HealthDay News — Full vaccination against COVID-19 is associated with a lower risk for acute myocardial infarction (AMI) and ischemic stroke 31 to 120 days after COVID-19, according to a research letter published online July 22 in the Journal of the American Medical Association.
Young-Eun Kim, Ph.D., from the National Health Insurance Service in Wonju, South Korea, and colleagues compared the incidence of AMI and ischemic stroke after COVID-19 (July 2020 to December 2021) between patients who were never vaccinated (62,727 individuals) and those who were fully vaccinated (168,310 individuals) with two doses of mRNA vaccines or a viral vector vaccine against severe acute respiratory syndrome coronavirus 2.
The researchers found hospitalizations for AMI and ischemic stroke (31 to 120 days after COVID-19 diagnosis) had an incidence of 6.18 versus 5.49 per 1 million person-days for unvaccinated versus vaccinated individuals. In the fully vaccinated group, the overall adjusted risk was significantly lower (adjusted hazard ratio, 0.42), including for both AMI (adjusted hazard ratio, 0.48) and ischemic stroke (adjusted hazard ratio, 0.40). While a lower risk for outcome events in fully vaccinated patients was observed in all subgroups, it was not statistically significant for those with severe or critical infection.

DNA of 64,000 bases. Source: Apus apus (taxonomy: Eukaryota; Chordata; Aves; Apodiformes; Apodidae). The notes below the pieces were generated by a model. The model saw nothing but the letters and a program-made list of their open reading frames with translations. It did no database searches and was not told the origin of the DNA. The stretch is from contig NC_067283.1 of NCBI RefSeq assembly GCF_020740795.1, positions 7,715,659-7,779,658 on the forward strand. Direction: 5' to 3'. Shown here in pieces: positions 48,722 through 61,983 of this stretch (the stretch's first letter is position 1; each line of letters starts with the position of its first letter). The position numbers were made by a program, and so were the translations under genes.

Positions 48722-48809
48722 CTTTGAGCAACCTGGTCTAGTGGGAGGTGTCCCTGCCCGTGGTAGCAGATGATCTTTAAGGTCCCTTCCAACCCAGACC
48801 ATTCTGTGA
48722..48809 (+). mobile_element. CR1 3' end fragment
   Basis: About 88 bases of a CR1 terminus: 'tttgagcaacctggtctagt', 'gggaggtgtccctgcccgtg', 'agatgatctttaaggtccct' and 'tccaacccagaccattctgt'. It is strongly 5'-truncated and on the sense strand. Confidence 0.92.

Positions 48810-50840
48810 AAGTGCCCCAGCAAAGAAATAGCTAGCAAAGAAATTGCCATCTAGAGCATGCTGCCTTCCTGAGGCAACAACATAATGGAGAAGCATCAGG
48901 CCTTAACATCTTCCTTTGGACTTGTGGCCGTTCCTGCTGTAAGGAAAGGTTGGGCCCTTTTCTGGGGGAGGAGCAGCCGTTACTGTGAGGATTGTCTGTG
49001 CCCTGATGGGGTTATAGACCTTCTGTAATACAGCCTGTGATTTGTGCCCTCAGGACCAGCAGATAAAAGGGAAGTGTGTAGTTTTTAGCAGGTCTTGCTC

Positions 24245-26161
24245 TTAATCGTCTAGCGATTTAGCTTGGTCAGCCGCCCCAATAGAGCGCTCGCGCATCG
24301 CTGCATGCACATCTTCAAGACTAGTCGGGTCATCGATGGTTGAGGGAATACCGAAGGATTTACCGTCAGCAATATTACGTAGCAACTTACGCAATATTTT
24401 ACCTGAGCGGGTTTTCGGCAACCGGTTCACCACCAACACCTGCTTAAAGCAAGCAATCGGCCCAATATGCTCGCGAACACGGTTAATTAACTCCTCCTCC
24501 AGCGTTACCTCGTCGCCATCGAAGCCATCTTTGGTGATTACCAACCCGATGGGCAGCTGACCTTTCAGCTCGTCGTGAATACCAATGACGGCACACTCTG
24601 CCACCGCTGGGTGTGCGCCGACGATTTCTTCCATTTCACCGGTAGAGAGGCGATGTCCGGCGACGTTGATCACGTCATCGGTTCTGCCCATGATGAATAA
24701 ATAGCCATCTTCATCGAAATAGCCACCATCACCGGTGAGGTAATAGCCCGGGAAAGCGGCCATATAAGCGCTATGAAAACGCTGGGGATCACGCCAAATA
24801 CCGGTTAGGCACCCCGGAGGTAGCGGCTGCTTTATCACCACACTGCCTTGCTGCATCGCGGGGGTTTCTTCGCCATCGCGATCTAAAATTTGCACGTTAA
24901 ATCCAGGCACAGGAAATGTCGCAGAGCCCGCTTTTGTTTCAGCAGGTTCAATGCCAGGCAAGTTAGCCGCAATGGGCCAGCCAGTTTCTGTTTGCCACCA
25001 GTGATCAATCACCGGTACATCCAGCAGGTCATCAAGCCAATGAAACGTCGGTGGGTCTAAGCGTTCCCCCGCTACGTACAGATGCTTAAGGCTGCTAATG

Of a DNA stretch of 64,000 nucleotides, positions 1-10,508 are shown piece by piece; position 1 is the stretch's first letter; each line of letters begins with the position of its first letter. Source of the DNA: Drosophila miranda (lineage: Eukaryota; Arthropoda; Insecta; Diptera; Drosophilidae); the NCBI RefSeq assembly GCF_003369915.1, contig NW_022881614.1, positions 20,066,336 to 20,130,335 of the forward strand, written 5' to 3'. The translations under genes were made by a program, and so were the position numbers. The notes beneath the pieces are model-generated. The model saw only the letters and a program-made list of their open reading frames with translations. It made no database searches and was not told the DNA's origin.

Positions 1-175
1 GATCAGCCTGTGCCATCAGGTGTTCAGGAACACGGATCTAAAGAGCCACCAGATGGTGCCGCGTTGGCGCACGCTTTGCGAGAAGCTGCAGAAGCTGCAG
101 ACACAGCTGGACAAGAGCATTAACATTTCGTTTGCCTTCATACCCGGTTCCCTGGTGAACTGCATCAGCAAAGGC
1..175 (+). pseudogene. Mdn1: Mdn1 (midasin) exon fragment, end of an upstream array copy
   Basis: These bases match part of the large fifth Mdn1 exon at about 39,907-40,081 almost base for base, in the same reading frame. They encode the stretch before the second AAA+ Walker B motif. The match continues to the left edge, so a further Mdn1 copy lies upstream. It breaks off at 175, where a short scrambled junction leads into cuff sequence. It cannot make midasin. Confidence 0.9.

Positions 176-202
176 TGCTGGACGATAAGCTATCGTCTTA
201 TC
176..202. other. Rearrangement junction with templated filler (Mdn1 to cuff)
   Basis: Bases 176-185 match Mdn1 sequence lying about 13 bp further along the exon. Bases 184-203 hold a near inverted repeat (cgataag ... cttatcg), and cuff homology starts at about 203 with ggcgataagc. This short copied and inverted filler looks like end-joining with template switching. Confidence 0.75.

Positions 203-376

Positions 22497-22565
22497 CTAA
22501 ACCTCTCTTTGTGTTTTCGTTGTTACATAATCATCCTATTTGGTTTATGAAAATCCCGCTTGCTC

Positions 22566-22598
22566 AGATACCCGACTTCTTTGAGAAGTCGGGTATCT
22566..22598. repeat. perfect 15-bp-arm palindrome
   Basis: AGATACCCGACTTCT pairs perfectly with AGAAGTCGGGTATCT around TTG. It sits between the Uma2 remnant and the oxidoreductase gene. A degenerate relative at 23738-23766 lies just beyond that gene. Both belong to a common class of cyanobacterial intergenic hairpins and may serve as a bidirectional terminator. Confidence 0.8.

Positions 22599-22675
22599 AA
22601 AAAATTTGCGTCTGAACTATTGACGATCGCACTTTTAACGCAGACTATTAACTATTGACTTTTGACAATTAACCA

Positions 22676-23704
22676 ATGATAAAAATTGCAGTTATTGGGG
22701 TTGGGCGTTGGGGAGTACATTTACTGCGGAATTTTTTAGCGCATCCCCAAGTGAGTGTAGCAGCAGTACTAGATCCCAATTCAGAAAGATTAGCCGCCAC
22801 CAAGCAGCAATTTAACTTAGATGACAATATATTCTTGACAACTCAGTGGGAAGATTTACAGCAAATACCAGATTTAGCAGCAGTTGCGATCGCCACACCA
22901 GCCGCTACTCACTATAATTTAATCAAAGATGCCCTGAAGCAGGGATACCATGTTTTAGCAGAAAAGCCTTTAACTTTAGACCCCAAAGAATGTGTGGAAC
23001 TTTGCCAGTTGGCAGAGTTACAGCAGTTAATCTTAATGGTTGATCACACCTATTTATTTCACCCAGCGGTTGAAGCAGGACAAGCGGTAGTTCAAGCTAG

“The findings support vaccination, especially for those with risk factors for cardiovascular diseases,” the authors write.